require many intricate synthetic steps while multifunctional
metalloligands can be obtained from combination of simple
connectors and linkers, 2) modification of coordination ability
is possible. Owing to the Lewis acidity and electrostatic effect
of metal ions, the coordination properties of the functional
groups in the metalloligand can be modified, 3) amphoteric
properties. In addition to Lewis basic coordination sites,
metalloligands also provide a Lewis acidic site at the metal
ion, 4) two functions for the metal ions. Two roles of metal
ions can be utilized, one is to link connectors to afford the
backbone of a framework. The other is to make a branch in
the backbone. This advantage also contributes to the chemical
or physical properties of the coordination polymer. Homometallic coordination polymers and also heterometallic ones
can be systematically synthesized.
Early reports on metalloligands are of CuII complexes
with oxamate, oxamide, benzoate, and propionate
(Figure 13).[182–184, 202] [RuCl2(pyz)4] has four equatorial pyrazine molecules, the free exo-oriented N-donor atoms of which
are in square-planar orientation. The complex reacts with AgI
salts to form 2D and 3D bimetallic networks.[191] Metalloporphyrins are one of the most widely used metalloligands,[6, 192, 194, 203] which can have peripheral substituents
capable of metal-binding, such as pyridine,[192] carboxylate,[194]
and cyanide.[192] The structural analysis of {Cu[Cu(tpyp)]}n
(H2tpyp = 5,10,15,20-tetra(4-pyridyl)-21H,23H-prophyrin)
shows a PtS-related framework.[192] This framework occupies
less than half the volume of the crystal, the remaining space is
occupied by highly disordered solvent molecules and anions.
The oxalate-bridged polymeric compounds of general
formula, {cat[M1,IIM2,III(ox)3]}n (cat+ = monovalent cation;
M1,II : divalent metal ion), are constructed from metalloligands
[M2,III(ox)3]3 (M2 = Cr,[196] Fe,[198] and Ru[199]). A similar
metalloligand [Cr(dto)3]3 is used to create bimetallic assemblies of {NPr4[MCr(dto)3]}n (M = Fe, Co, Ni, Zn).[200]
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Figure 13. Perspective view of three neighboring chains in [MnCu(pbaOH)(H2O)3]n.[202]
The immobilization of coordinatively unsaturated metal
centers (UMCs) into porous frameworks is a very attractive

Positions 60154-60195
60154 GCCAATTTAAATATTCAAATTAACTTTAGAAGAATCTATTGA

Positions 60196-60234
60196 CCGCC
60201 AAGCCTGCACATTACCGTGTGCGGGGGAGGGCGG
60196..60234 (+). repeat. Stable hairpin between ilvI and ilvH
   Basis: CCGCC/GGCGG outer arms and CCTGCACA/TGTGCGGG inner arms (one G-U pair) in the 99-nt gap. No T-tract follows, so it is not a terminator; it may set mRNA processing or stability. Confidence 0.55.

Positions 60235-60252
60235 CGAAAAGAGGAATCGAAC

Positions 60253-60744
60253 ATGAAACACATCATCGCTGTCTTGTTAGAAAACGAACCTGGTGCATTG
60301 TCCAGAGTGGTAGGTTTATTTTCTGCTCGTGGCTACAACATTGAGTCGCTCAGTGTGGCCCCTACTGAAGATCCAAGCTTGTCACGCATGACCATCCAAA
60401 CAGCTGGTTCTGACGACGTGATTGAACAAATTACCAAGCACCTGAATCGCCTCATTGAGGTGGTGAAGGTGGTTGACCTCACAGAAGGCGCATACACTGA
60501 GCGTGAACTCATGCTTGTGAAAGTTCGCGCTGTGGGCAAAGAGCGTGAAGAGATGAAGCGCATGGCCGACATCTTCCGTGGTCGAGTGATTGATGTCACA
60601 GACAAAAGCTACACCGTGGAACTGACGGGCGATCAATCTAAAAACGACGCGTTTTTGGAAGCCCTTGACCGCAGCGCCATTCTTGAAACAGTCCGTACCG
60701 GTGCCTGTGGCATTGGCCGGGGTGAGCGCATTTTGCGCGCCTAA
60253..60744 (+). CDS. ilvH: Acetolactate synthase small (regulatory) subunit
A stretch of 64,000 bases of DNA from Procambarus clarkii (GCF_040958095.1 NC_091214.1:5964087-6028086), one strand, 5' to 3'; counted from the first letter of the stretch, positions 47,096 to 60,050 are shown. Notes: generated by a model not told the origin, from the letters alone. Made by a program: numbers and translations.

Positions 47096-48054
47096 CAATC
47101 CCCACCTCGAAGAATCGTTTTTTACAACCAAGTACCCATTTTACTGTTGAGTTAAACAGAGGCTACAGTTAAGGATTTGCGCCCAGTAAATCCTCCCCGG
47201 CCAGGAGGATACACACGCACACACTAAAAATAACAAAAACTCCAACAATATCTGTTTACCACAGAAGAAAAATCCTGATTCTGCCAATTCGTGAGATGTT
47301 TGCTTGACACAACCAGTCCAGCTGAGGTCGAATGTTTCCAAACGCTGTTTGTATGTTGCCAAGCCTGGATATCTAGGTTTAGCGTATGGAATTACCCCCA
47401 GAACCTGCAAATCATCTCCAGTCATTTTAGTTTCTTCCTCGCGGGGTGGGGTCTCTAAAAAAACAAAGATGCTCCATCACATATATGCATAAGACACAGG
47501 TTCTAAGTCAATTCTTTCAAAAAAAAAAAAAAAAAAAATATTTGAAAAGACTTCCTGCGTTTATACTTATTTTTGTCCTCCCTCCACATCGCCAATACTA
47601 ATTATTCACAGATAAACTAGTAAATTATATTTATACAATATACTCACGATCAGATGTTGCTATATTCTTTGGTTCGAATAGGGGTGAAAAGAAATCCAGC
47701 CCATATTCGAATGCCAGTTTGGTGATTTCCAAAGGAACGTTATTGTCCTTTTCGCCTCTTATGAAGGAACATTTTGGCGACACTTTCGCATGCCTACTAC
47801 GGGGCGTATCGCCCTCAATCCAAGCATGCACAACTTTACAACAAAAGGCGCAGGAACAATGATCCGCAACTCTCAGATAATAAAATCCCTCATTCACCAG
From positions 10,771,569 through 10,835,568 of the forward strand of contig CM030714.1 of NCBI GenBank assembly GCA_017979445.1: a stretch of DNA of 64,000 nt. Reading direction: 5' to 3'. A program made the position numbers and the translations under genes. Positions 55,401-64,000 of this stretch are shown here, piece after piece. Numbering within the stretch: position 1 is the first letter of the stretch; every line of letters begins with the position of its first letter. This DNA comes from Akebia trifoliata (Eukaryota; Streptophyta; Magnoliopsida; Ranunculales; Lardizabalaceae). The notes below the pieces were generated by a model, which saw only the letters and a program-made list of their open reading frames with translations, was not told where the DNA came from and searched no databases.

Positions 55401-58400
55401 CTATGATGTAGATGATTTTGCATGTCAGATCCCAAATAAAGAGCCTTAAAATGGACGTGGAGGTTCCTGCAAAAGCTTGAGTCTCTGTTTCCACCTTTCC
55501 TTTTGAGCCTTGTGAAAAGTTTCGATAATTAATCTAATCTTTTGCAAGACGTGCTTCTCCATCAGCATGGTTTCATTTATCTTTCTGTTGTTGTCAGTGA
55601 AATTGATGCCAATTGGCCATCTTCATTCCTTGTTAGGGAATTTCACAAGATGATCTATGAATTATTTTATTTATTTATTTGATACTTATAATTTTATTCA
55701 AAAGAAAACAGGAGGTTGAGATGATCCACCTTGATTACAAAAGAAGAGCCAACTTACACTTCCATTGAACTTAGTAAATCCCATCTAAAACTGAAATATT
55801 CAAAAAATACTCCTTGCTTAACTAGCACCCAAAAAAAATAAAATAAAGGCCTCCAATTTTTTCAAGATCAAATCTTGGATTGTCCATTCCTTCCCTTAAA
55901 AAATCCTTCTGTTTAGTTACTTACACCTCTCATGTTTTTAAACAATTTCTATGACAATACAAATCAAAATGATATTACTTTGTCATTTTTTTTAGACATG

idea because a regular arrangement of metal centers in a
certain space induces regioselectivity or shape- or sizeselectivity towards guest molecules. Moreover, the combination of a catalytic center with porous properties and effective
isolation from species toxic to the catalyst leads to efficient
tailor-made reaction systems, which approach the peptide
architecture of enzymes in biological systems.[204] The immobilization of UMCs in porous hosts has been tried by using
zeolites, polymeric matrices, and clays by means of ionexchange or impregnation. However, by these methods it was
not possible to generate sufficiently isolated and uniformly
distributed UMCs and the environment around the UMC is
not clearly defined. If the UMC can be directly incorporated
into the channel walls of microporous coordination polymers,
completely isolated and uniformly distributed catalytic centers would be realized. For this purpose, a new synthetic
scenario has been developed, that is, “two-step self-assembly”. First, a metalloligand is synthesized, which acts not only
as a framework linker but also as a UMC (M1). Second, the
metalloligand is added to another metal ion (M2), which acts
as a node in the framework. Consequently, two kinds of metal
centers coexist in a framework (Figure 14), and the metal ion
in the channel wall presents a large surface to guest molecules.
Utilization of the metalloligand, {[Cu(2,4-pydca)2(H2O)]·2 Et3NH} (pydca = 2,4-pyridine dicarboxylate) as a
linker provides the porous coordination polymer,
Figure 14. Metal frameworks with a) two kinds of metal units
(coordinatively saturated M2 and unsaturated M1), and
b) coordinatively saturated M2.
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{[ZnCu(2,4-pydca)2(H2O)3(dmf)]·dmf}n, where the ZnII ion at
the node of the network acts as a connector and the CuII ion in
the channel wall is available for guest coordination.[189] Other
metalloligands, [M(H2salphdc)] (M = CoII and CuII), with the
Schiff base ligand, H4salphdc, were recently synthesized.[201]
Single crystals of {[Zn3Cu2(OH)2(salphdc)2]·2 dmf}n, whose
topology is identical to that of the Al net in SrAl2, contain
large 1D channels approximately 14 K 14 L2 (Figure 15).
Figure 15. Structure of {[Zn3Cu2(OH)2(salphdc)2]·2 dmf}n ; view along
the c axis.
Interestingly, coordinatively unsaturated CuII ions line up
along the c axis every 6.1 L. This kind of framework have
been expected but not realized.[407] To our knowledge, this is
the first example in which metallo-Schiff base moieties are
embedded in the pore wall of 3D porous framework. The Xray powder diffraction (XRPD) pattern of as-prepared
{[Zn3Cu2(OH)2(salphdc)2]·2 dmf}n measured at 298 K is in
good agreement with that of the simulated pattern obtained
from single-crystal diffraction. The pattern indicates that the
porous structure is maintained until 573 K. Instead of the CuII
ion, the CoII ion can be introduced as a UMC.
[Zn3Co2(OH)2(salphdc)2] was synthesized by a similar procedure to {[Zn3Cu2(OH)2(salphdc)2]·2 dmf}n. The X-ray diffraction pattern is in good agreement with that of